19. #19
    Coppista Rhinelander's Avatar
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    Great video. Amazing how quiet his upper body is compared to Poulidor (who was no slouch in anyone's book)

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    Quote Originally Posted by chasm54 View Post
    As for pedalling style, there was less of an obsession with cadence, in part because of the gearing. When one has only five gears at the back, the steps between gears are bigger and ones cadence rises and falls more significantly as one shifts. Anquetil was noted for his metronomic, high-cadence style at the time, especially in the TTs at which he excelled. How would he do these days? Impossible to compare riders across the generations, but I think we can assume he'd do very well. He was the first to win GTs in what has become a very modern style - win the time trials then defend one's lead in the mountains.
    Nice post! I believe Anquetil was the first to pay attention to high cadence training. Gearing for predominantly flat terrain was usually 53/46 (some anywhere between 42 to 48) and 13,14,15, 16, 18 or variants like 13,14,15, 18, 20 and so on. Mountain stages might see stuff like 13,15, 18, 20, 22. 6 cogs came into use not long after

  21. #21
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    Thanks to all that posted as I have learned so much, I cycle and read more than I post.
    Last edited by xuwol7; 05-25-13 at 02:45 AM. Reason: an eternal student of cycling something so simple can be something so complicated.

  22. #22
    Senior Member trescojones's Avatar
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    J Anqetiel looks as if the pedal axle is further forward than photos of many contemporary riders, this might aid the things described about his style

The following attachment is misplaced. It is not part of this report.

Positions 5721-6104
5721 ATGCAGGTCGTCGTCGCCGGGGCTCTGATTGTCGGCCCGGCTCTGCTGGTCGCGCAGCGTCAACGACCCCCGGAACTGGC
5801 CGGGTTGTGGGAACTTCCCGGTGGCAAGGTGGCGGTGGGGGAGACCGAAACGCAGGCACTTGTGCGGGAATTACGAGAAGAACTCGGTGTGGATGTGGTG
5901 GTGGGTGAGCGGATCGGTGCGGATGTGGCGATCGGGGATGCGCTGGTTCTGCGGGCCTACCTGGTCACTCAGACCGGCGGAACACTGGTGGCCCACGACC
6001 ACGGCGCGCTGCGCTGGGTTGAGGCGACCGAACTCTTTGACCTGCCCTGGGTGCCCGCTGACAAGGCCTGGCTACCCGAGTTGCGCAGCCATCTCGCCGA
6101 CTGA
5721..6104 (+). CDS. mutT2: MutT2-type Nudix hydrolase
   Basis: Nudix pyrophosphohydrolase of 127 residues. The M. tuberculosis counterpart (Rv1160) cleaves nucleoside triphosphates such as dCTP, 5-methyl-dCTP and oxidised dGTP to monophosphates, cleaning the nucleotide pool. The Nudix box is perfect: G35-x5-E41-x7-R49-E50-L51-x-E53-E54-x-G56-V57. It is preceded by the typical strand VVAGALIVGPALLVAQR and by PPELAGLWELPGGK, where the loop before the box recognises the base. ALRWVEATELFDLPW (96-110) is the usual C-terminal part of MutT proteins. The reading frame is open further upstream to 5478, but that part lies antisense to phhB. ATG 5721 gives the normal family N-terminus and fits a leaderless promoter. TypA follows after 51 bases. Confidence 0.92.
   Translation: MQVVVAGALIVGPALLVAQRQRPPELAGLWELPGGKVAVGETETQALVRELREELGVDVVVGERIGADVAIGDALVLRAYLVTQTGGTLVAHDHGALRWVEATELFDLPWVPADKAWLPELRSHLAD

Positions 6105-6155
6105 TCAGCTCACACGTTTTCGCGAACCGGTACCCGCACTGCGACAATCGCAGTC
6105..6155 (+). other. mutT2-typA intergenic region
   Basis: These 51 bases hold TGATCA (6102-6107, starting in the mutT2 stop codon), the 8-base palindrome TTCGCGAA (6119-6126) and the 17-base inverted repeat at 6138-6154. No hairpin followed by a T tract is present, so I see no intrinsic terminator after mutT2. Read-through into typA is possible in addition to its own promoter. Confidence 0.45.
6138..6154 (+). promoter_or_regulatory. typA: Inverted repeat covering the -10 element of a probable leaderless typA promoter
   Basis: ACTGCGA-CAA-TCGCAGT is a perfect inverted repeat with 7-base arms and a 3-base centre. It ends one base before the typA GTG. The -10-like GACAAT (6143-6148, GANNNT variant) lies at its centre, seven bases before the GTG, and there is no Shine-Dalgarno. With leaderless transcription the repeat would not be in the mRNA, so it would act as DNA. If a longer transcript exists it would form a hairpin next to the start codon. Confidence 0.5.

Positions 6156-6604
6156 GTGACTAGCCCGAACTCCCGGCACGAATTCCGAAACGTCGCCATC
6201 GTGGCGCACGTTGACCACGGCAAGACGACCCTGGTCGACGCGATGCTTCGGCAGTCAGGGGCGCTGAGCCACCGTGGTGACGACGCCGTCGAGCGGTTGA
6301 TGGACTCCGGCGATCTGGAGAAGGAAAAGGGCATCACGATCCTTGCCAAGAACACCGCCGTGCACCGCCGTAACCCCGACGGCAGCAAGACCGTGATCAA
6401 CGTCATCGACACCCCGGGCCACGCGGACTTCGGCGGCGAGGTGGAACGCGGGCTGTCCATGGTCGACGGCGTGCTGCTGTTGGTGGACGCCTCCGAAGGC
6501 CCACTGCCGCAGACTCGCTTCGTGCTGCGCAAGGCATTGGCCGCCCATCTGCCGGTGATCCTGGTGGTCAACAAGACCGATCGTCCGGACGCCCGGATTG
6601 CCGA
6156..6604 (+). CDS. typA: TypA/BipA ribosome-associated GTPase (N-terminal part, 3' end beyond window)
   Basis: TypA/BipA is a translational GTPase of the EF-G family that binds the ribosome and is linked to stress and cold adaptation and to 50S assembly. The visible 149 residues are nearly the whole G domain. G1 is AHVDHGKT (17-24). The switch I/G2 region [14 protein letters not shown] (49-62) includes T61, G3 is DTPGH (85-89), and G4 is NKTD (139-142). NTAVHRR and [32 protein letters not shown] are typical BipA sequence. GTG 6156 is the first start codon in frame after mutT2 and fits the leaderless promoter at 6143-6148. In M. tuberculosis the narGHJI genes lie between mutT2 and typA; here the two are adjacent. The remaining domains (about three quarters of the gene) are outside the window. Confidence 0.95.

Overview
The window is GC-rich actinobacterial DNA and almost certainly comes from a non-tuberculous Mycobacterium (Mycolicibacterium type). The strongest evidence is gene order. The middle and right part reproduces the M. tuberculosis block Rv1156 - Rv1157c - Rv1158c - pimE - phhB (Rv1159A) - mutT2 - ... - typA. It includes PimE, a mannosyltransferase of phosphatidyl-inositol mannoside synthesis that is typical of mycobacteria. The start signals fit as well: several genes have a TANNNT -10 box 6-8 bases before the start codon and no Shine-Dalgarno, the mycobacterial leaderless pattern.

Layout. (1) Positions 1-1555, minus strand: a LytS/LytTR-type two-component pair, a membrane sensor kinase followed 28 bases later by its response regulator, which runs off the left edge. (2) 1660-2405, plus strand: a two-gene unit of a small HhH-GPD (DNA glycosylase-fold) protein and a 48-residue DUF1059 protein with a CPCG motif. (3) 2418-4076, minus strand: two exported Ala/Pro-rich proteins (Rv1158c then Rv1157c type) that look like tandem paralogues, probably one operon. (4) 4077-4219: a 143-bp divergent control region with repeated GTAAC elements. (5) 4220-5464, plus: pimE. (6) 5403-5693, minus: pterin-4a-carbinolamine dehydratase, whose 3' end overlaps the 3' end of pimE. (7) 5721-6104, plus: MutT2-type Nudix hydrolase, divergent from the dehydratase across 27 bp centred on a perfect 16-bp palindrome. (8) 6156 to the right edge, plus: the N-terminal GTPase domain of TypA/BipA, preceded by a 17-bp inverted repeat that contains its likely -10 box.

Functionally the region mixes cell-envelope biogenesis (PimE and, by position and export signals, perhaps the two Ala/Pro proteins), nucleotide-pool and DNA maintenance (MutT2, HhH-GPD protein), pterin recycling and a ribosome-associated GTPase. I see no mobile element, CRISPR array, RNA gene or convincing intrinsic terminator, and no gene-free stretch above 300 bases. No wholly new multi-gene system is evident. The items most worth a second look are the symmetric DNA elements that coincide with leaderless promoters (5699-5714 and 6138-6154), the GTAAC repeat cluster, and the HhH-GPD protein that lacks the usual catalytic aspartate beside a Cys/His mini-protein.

23. #23
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    Quote Originally Posted by Alekhine View Post
    I love watching Anquetil's style, but I believe it's something that is only meant for certain types. I remember reading about "ankling" some while back, and the consensus was that not everyone should do it. I don't know of any riders who have a similar pedal style today, but I know very little about modern racing or riders at all compared to most on this sub-forum.

    Here's what Jobst Brandt had to say about ankling back in 2000 (with link to a brief and similar summation by Sheldon Brown, who claimed to have done some permanent damage to himself by attempting this technique when it was in vogue to recommend it)

    http://sheldonbrown.com/brandt/ankling.html
    Anquetil did not use the Ankling technique, he used a simple semi circular technique which enabled him to apply the same or even greater torque between 11-2 o'c than that applied between 2-5 o'c. Torque was generated between 11-2 o'c in exactly the same way as indoor Tug o'War competitors generate their powerful forward foot force. The arms were used when required for resistance purposes to counteract that forward maximal torque at 12 and 1 o'c. He never did perfect the technique because for this aero bars are a necessity.

  24. #24
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    Nice, "never perfected the technique", wow, watching him ride blows my mind.
    I think he is the greatest cyclist ever, I know I am going to get flamed for this....
    Love watching his videos.. damn so much effortless power....amazing to me at least.